Yahoo is cooking up new media model — one that involves creating little-to-no content. The company is harnessing its ability to build online audiences around brands, something it trumpeted at a media lunch held Tuesday at its Sunnyvale headquarters.
Throughout presentations from the Yahoo Media Group, a part of the new “Audience” division, the key word, uttered more times than we could count, was “promotions.” And so, in both overt and subtle fashion, Yahoo is a company transitioning itself into what’s essentially a marketing platform.
We’ve all wondered how Yahoo will emerge from the shadow of Google and its peanut butter demons. Many have long said Yahoo should define itself as a media company and get out of this technology game. Perhaps a compromise is for Yahoo to put its long-nurtured skills at attracting internet traffic as well as its favored status among brand advertisers to good use.
The most obvious example of Yahoo’s increasing bent towards marketing is its new “Brand Universe” initiative, announced in November. The company will tie together its disjointed properties — such as search, groups, Flickr, Answers, avatars — to lead back to pages about a certain pop culture topic — for instance, Nintendo’s Wii.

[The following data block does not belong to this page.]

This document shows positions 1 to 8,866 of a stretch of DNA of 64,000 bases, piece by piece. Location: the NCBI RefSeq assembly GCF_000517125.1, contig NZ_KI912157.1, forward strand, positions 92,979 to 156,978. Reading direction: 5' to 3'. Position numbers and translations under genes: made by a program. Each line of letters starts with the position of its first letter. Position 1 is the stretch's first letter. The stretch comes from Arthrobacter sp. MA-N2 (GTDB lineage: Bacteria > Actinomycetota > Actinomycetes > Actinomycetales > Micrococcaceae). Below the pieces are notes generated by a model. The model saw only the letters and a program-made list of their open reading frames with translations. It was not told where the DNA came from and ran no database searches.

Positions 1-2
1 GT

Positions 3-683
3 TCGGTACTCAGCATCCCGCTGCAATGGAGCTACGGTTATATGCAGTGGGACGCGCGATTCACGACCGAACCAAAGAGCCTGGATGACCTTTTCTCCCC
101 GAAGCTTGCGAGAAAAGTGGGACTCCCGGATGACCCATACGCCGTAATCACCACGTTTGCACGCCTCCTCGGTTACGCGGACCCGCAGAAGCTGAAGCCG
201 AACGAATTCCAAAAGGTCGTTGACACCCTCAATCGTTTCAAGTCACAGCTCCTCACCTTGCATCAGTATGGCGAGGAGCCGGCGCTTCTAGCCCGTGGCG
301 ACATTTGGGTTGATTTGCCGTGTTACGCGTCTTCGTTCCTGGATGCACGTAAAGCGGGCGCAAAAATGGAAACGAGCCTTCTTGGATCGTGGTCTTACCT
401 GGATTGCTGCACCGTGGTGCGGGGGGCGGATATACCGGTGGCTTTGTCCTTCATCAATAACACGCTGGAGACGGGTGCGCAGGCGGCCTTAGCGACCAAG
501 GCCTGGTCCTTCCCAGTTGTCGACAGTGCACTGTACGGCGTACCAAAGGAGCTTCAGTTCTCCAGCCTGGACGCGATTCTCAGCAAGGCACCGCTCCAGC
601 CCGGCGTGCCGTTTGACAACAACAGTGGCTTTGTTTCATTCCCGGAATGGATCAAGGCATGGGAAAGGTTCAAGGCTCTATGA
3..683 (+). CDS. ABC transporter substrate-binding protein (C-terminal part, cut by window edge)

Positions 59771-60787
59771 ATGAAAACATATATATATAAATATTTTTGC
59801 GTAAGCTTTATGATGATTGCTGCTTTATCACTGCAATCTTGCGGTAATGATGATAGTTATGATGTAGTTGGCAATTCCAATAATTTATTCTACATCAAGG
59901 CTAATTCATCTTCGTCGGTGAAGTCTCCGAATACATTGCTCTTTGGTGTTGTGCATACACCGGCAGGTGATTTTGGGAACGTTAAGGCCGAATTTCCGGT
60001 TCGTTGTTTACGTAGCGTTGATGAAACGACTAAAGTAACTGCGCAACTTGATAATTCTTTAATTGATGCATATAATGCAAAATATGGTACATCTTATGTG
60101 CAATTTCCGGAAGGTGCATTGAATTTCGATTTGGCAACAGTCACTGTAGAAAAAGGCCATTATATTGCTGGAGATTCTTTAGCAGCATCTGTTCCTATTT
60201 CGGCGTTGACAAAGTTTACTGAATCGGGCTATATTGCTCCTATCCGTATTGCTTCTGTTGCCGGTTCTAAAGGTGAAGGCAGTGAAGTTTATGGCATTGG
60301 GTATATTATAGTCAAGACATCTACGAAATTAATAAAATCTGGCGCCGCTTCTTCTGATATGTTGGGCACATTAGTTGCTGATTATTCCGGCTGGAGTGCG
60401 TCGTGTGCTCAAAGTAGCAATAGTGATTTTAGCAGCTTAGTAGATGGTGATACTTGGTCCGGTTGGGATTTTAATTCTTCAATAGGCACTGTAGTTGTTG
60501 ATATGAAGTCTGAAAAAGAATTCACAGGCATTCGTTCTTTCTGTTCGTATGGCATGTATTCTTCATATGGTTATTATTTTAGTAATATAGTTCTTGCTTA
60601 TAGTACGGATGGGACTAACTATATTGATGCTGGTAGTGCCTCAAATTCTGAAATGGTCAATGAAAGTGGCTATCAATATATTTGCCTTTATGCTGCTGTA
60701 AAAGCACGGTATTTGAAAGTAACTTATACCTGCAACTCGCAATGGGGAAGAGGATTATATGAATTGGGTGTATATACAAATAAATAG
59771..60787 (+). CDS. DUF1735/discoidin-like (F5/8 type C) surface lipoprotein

The discriminating factor here is popularity, not biz dev deal-making. Monetization is almost an afterthought; it will be varied on a case-by-case basis, and in some instances, the company that owns the brand will not even be involved, said Vince Broady, head of games and entertainment, over and over again to a bevy of incredulous reporters.
“Our whole purpose is to support their brand,” insisted Broady. “In some cases revenue sharing is not a huge priority.”
Yahoo says it will launch 100 such pages by year’s end; next up are the Sims, Halo, Lost, the Office, Transformers, and Harry Potter.
“Brand Universe” may be the most explicit projection of Yahoo’s increasing orientation towards marketing, but there are many others. A presentation about Yahoo TV and Yahoo Movies emphasized promoting pilot episodes and movie premieres; an overview of Yahoo Music highlighted contests, online-only tracks, and the ability of the site to measure buzz about a new single.
Throughout the presentations, original content efforts were clearly deemphasized. Scott Moore, head of news and information, repeatedly labeled Kevin Sites’ war-zone reporting on Yahoo News “good PR.” C’mon now people, that’s what you tell analysts, not reporters!
The marketing business may not be Google-big, but it’s something Yahoo can do well. So far, however, the talk about monetization is lackadaisical. That’s most likely a result of the recent Yahoo reorg, which leaves the financial stuff to an entirely different division. Now that could be a bit of a problem.